Boxing Day dawned sunny again and I had decided to set off for Valldemossa to visit the Chopin George Sand museum and Deia to see Robert Graves-house. Oh where’s the trip planning suprema when you need her? I drove out of Palma admiring the mountains, arrived, parked, made my well-signed way to the Cartuja, the monastery where they lived and found this.

I decided to use the rest of the day as a recce and sightseeing day and after a coffee, I set off on the Ma10 up the west coast. Now loyal and regular readers of these scribblings will know that I can get close to ecstatic about twisty mountain roads with sheer drops, sea vistas and hairpin bends with rock fall warnings. You’ll be pleased to hear the Ma10 has been added to the list – it’s a beauty. And I had no one to scare! It does have a few miradors along the way so here was my first pause at San Marroig (from Cap Roig near where I used to have a house in Begur I know that roig is red and you can see why.

Next was Deia home to poet Robert Graves-for so long. His house will have to wait till tomorrow too. But the town perched on its hill is lovely. After a lot of trips to Andalusia it should really all be painted white but the ochres and browns suit the landscape.

I stopped by a large reservoir the Garg Blau – it was very blue – and was very impressed that they’d rescued a sixth century column from being flooded and given it pride of place and a plaque in a pull off on the Ma10.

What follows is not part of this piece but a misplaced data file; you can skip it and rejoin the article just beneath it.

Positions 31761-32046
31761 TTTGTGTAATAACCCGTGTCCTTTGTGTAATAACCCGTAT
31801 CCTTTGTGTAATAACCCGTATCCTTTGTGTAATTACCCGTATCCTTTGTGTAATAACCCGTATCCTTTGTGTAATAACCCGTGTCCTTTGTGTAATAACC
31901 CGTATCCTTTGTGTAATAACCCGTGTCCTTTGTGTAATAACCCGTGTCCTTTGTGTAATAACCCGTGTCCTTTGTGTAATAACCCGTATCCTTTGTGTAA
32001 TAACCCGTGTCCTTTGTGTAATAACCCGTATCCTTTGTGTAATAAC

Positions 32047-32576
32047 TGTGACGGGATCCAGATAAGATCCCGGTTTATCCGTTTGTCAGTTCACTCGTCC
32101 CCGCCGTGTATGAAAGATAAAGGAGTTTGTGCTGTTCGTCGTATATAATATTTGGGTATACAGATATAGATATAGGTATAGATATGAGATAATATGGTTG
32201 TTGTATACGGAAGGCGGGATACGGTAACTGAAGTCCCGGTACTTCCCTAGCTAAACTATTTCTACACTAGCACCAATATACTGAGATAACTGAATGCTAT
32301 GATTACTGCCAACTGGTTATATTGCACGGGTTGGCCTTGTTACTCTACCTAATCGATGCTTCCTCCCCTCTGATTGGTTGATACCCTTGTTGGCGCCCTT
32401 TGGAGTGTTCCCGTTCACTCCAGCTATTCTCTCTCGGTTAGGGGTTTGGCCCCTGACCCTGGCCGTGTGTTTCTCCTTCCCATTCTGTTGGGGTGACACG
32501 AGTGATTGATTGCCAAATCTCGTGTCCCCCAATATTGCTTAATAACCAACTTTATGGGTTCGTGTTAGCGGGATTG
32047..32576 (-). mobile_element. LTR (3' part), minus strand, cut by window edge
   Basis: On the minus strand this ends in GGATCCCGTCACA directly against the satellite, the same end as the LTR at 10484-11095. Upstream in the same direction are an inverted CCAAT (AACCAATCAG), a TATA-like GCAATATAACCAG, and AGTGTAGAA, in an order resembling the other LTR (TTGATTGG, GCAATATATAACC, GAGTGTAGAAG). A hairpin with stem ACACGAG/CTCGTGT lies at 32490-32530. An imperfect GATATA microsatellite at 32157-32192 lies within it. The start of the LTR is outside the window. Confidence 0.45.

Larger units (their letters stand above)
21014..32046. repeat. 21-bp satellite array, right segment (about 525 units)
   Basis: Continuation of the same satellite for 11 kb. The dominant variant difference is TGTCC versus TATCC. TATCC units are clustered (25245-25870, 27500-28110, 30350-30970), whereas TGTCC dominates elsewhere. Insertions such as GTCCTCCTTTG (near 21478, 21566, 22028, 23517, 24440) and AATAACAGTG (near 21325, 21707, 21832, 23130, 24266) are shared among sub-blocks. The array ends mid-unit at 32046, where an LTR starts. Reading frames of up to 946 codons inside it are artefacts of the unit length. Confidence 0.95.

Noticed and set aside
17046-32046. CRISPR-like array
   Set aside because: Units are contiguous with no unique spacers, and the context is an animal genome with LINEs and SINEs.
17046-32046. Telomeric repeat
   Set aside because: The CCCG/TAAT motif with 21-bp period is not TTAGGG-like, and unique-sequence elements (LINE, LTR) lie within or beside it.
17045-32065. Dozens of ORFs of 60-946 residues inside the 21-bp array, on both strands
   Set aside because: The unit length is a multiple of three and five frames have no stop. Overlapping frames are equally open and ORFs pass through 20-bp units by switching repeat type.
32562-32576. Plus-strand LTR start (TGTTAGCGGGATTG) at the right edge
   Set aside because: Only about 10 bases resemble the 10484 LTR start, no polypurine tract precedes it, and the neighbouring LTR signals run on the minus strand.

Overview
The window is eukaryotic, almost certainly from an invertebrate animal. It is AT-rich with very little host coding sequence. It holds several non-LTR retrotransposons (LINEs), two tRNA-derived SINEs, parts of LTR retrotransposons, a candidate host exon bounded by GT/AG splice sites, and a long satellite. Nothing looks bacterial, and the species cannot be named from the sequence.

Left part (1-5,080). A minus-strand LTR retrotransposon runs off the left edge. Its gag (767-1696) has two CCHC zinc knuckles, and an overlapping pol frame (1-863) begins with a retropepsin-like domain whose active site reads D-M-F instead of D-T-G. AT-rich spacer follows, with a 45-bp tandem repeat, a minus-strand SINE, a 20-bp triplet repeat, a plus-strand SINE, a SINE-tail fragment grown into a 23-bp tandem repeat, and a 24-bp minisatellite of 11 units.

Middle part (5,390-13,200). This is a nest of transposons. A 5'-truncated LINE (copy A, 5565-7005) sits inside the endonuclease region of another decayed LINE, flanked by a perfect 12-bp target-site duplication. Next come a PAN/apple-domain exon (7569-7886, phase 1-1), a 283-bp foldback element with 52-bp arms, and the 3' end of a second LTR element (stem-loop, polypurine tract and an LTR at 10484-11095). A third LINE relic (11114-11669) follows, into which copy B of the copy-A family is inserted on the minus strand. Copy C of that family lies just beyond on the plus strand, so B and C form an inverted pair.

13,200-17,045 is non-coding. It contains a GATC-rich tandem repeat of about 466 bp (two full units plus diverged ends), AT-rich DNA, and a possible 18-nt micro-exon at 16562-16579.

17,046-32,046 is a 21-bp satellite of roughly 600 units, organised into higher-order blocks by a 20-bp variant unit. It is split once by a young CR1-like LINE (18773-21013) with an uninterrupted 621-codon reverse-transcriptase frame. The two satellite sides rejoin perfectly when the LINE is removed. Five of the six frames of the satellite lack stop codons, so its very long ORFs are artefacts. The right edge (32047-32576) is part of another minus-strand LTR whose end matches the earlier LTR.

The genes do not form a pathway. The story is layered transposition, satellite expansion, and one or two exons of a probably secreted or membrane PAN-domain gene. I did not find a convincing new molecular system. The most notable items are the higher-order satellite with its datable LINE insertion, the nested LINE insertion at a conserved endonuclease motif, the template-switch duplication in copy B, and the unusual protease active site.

I carried on with a brief stop in Soller which has a famous tourist train ride down to its port – not today’s though. Some interesting architecture and a quick coffee sufficed. The Ma!0 gets really hairy after Soller as I headed for Pollença where I thought I might get lunch.. Real hairpins, narrow stretches and brilliant views of proper mountains – the Soller Pass is at nearly 500 metres -and then down into a fertile plain behind Pollença. It’s a great old town and had a couple of open restaurants but with wing mirrors at risk in some streets and no obvious parking I decided to head for its port where surely there would be restaurants – it’s a resort after all. And there were. It’s by now gone four o’clock and I’m peckish so olives and bread with allioli keep me going as I order a frito misto which the menu said had a variety of fried seafood but when it came it was distinctly non-fishy. I enquired and was told I’d ordered Frito Mallorquin. It was very tasty but one guide book says it is not for the faint hearted – main ingredients: cubed potatoes, red peppers, onion, garlic, artichoke, black pudding, lamb and chicken livers all fried up in olive oil. I’m OK with offal but I could appreciate the guide book warning which I found back at the hotel for many others. The best thing was watching the evening sun fall on the lovely bay at Port de Pollença.